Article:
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October 10, 2017
WASHINGTON — People make poor economic choices. They don't save enough for retirement. They refuse to cut their losses on plummeting investments because they won't own up to mistakes. They buy houses and stocks when prices are high, thinking that what's going up today will keep going up tomorrow.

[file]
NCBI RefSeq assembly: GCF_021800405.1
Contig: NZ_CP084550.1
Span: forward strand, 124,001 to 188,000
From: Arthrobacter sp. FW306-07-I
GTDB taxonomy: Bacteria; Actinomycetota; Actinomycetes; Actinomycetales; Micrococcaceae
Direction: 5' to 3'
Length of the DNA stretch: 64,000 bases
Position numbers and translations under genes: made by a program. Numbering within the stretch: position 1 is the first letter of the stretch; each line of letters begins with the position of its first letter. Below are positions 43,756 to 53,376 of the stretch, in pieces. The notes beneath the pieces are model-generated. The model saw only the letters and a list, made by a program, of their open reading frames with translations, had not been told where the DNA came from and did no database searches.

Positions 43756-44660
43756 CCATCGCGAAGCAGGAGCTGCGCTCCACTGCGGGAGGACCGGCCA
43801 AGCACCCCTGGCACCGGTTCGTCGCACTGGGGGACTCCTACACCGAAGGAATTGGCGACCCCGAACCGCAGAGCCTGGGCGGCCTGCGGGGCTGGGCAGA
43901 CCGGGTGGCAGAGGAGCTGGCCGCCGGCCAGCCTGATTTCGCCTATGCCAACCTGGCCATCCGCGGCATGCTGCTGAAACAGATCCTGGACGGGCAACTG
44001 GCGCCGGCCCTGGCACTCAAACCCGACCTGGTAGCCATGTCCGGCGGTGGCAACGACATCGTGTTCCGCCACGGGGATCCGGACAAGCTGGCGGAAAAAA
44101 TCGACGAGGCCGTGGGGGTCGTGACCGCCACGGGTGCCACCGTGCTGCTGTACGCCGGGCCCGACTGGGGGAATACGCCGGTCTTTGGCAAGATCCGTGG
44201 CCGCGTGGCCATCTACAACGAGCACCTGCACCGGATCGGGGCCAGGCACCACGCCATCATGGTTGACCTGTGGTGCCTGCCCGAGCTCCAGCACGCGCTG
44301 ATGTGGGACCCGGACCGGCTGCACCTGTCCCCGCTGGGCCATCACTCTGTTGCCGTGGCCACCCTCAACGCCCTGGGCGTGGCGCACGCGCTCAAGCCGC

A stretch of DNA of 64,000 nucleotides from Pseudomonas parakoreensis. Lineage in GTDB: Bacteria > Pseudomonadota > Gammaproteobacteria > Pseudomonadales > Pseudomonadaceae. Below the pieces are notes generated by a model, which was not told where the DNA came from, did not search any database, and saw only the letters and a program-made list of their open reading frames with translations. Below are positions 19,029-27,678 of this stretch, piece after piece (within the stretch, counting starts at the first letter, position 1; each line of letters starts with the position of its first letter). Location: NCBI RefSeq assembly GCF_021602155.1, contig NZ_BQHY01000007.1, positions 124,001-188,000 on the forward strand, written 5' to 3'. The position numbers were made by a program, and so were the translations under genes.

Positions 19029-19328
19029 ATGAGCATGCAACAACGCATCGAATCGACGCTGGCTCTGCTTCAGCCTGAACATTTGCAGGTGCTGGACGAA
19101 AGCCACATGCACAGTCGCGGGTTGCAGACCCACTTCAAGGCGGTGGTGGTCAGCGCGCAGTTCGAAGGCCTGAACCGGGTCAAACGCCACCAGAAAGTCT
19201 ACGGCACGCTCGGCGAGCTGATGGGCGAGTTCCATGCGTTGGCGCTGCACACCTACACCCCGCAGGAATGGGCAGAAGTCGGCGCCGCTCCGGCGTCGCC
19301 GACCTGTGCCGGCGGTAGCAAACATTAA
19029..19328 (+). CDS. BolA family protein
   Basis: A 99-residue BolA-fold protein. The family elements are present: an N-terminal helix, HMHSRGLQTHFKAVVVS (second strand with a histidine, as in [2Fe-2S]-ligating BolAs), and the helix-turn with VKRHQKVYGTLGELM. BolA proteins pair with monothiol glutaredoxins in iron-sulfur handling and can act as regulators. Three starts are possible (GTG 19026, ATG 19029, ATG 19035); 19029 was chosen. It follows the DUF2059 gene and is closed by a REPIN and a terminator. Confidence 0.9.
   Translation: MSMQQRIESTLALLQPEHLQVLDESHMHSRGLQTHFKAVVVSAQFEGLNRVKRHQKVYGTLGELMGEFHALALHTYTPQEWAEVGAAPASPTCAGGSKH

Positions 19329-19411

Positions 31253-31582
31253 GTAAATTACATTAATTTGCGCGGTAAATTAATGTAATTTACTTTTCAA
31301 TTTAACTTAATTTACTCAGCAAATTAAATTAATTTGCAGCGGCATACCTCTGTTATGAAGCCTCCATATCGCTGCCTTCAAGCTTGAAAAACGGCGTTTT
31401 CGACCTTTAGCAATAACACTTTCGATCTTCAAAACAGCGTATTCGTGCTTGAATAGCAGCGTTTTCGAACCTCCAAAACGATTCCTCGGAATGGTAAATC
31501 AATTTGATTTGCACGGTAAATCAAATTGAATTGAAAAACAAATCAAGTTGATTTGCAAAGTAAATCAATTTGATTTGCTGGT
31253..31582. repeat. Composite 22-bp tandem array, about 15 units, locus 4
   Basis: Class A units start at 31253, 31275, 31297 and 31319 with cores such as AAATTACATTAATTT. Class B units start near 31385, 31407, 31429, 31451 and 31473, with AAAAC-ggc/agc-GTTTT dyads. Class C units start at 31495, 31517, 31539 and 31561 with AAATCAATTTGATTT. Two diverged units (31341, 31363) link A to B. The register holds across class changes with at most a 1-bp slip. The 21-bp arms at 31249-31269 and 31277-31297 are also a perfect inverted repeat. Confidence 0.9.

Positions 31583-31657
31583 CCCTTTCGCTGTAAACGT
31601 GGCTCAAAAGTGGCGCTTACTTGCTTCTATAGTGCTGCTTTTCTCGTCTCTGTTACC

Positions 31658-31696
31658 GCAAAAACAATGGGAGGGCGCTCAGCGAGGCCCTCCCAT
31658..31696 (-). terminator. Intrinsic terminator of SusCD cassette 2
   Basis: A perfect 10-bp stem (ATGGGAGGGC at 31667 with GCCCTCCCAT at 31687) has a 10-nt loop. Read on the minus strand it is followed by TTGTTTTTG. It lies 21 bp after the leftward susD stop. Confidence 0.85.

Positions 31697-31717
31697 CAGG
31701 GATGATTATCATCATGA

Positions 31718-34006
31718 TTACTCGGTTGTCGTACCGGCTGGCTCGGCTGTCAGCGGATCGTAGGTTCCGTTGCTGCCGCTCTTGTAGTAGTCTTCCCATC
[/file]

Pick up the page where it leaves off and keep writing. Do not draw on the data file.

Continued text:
Richard Thaler of the University of Chicago Booth School of Business on Monday won the Nobel economics prize for documenting the way people's behavior doesn't conform to economic models that portray them as perfectly rational. As one of the founders of behavioral economics, he has helped change the way economists look at the world.
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